Many of the Texas Democrats who won their first elections in the 1940s were a more conservative breed than past ones, and Omar Truman Burleson (1906-1991) was another example. Elected in 1946, he had previously been an FBI agent as well as secretary to his predecessor, Sam Russell. The freshmen who accompanied Burleson were Joseph F. Wilson, Tiger Teague, Wingate Lucas, and Kenneth Regan and of these people he was in fact one of the more moderate people in his first few sessions of Congress and was a strong supporter of President Truman’s foreign aid programs. He was also active in bringing electricity, airports, and military bases to his district (Hardin-Simmons University). However, Burleson moved firmly into the conservative camp during the Kennedy Administration and proved a staunch opponent of the Great Society, voting against the Economic Opportunity Act of 1964 and Medicare. Although he didn’t sign the Southern Manifesto, he also didn’t support a single civil rights measure during the 1940s, 1950s, and 1960s.
Burleson was an active member of the House Foreign Affairs Committee and resisted rising to chairmanship in that committee as he knew he’d have to lend his support to foreign aid packages, which he had been voting against after the Truman years given his rural constituency’s dislike of such measures. On at least one occasion, however, he voted strategically – on July 14, 1966, he voted against Rep. E. Ross Adair’s (R-Ind.) motion to recommit the Foreign Assistance Act of 1966 to cut funds, which was anticipated to be close, and it failed 191-193. On the very next vote, Burleson voted against the foreign aid bill that passed easily. This pleased both the Democratic leadership and his constituents. He transferred to the House Ways and Means Committee in the 91st Congress.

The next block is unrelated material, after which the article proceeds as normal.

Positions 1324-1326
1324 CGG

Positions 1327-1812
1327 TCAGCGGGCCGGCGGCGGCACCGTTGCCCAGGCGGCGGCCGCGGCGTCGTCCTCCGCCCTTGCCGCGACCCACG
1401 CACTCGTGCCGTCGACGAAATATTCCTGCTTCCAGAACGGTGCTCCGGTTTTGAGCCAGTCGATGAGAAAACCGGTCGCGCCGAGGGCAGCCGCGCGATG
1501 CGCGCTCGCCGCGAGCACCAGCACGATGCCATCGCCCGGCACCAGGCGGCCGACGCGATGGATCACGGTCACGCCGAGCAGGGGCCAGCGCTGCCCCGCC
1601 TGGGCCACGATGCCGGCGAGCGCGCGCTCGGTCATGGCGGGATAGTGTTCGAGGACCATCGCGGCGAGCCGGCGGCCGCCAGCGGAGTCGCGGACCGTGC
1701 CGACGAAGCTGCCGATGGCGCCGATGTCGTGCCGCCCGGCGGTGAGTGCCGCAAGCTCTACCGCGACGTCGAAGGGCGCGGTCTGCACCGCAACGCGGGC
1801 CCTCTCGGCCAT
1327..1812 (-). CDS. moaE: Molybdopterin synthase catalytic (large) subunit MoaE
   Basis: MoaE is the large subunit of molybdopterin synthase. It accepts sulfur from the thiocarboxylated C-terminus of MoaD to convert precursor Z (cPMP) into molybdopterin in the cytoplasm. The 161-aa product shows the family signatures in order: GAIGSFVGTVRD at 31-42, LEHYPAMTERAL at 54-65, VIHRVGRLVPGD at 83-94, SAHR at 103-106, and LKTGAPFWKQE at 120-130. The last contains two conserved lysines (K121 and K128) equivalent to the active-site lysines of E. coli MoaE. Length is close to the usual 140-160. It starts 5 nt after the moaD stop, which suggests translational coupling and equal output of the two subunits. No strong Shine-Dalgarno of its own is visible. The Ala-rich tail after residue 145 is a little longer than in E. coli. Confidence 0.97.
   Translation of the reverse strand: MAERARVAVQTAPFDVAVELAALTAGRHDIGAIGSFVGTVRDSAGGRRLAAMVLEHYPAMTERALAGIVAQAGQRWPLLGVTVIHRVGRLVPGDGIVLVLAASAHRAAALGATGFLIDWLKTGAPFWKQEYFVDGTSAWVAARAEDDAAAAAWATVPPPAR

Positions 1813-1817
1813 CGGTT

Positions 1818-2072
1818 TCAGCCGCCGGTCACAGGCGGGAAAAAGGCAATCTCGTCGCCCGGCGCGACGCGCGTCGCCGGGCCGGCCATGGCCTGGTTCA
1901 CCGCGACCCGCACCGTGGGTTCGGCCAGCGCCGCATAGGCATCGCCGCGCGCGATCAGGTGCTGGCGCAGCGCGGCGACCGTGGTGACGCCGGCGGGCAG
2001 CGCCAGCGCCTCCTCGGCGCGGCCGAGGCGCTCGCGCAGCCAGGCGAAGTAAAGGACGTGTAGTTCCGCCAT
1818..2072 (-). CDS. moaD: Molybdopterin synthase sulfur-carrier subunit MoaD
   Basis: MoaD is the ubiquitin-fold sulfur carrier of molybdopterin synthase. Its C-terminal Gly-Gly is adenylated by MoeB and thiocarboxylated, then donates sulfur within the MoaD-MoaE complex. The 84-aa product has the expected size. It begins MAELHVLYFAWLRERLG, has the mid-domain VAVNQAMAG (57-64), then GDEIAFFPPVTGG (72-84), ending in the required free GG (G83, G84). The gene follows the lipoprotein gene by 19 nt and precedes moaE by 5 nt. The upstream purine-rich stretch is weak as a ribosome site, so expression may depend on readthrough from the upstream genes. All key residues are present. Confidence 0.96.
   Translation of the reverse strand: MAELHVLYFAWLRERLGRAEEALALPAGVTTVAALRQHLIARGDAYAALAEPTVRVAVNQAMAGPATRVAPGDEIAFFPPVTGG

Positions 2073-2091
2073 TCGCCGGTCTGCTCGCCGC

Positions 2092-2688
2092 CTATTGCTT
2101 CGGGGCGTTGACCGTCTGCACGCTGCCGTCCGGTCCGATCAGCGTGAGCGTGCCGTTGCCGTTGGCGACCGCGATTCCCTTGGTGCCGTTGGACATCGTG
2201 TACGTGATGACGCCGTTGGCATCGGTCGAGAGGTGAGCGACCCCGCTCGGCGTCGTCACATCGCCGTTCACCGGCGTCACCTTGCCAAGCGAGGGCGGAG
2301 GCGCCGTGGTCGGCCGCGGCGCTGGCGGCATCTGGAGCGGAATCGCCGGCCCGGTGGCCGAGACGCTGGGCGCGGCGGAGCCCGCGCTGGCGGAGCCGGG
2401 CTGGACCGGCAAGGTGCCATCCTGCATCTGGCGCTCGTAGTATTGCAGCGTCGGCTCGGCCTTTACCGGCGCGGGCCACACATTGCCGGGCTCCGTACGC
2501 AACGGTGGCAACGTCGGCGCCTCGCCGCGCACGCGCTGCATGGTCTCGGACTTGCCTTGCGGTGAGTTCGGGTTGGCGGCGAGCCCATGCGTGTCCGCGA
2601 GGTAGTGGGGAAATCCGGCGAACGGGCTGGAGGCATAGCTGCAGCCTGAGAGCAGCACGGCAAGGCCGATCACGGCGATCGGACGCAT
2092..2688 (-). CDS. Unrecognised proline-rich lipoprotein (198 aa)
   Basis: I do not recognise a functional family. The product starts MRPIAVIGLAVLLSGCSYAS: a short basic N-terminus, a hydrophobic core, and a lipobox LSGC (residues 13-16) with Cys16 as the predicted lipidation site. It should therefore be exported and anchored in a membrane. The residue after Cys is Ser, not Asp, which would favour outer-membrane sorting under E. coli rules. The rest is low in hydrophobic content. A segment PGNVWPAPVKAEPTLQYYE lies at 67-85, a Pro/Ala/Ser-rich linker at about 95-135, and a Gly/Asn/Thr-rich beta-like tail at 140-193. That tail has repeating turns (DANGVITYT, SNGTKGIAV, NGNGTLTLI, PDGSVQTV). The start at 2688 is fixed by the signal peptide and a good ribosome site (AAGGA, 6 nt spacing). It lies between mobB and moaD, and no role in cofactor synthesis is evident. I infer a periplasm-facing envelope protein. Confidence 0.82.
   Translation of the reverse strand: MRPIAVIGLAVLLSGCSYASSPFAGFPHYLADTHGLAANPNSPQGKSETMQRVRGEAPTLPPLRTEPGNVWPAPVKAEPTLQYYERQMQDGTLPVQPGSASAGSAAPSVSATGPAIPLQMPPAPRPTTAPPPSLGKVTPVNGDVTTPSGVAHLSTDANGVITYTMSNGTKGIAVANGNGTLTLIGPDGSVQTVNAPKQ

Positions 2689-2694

As chairman of the House Committee on Administration from 1955 to 1969, he did his duties quietly and diligently and that his behavior contrasted with his successor’s indicated his lack of inclination to seek power. His successor, Wayne Hays (D-Ohio), used this position to become one of the most powerful members of Congress, creating “a formidable base of personal power from which he tyrannizes the House” (Burka & Smith). For Burleson to seek power in the 1970s he would have needed to be more compromising on conservatism, which he was just not willing to do. At this time, he was really just a conservative backbencher who wanted to vote his conscience and no more, and resigned on December 31, 1978 as did a number of other members that year to take advantage of a change in pension law. Burleson’s lifetime MC-Index score was a 76%, which reflected a moderate record from 1947 to 1961, and a solidly conservative record after. He was ultimately one of the people, along with O.C. Fisher and Tiger Teague, to be part of the shift of Texas to conservatism.
Burka, P. & Smith, G. (1976, May). The Best, the Worst, and the Fair-To-Middlin’. Texas Monthly.
Omar Burleson Dies. (1991, May 16). The Washington Post.
Omar Truman Burleson. Hardin-Simmons University.
Rakich, N. (2018, January 29). We’ve Never Seen Congressional Resignations Like This Before. FiveThirtyEight.
To Recommit H.R. 15750, the Foreign Assistance Act of 1966, with instructions to reduce from 2 years to 1 all authorizations except for Development Loan Fund and for the Alliance for Progress and to reduce the amount for development assistance. Govtrack.
To Pass H.R. 15750, the Foreign Assistance Act of 1966. Govtrack.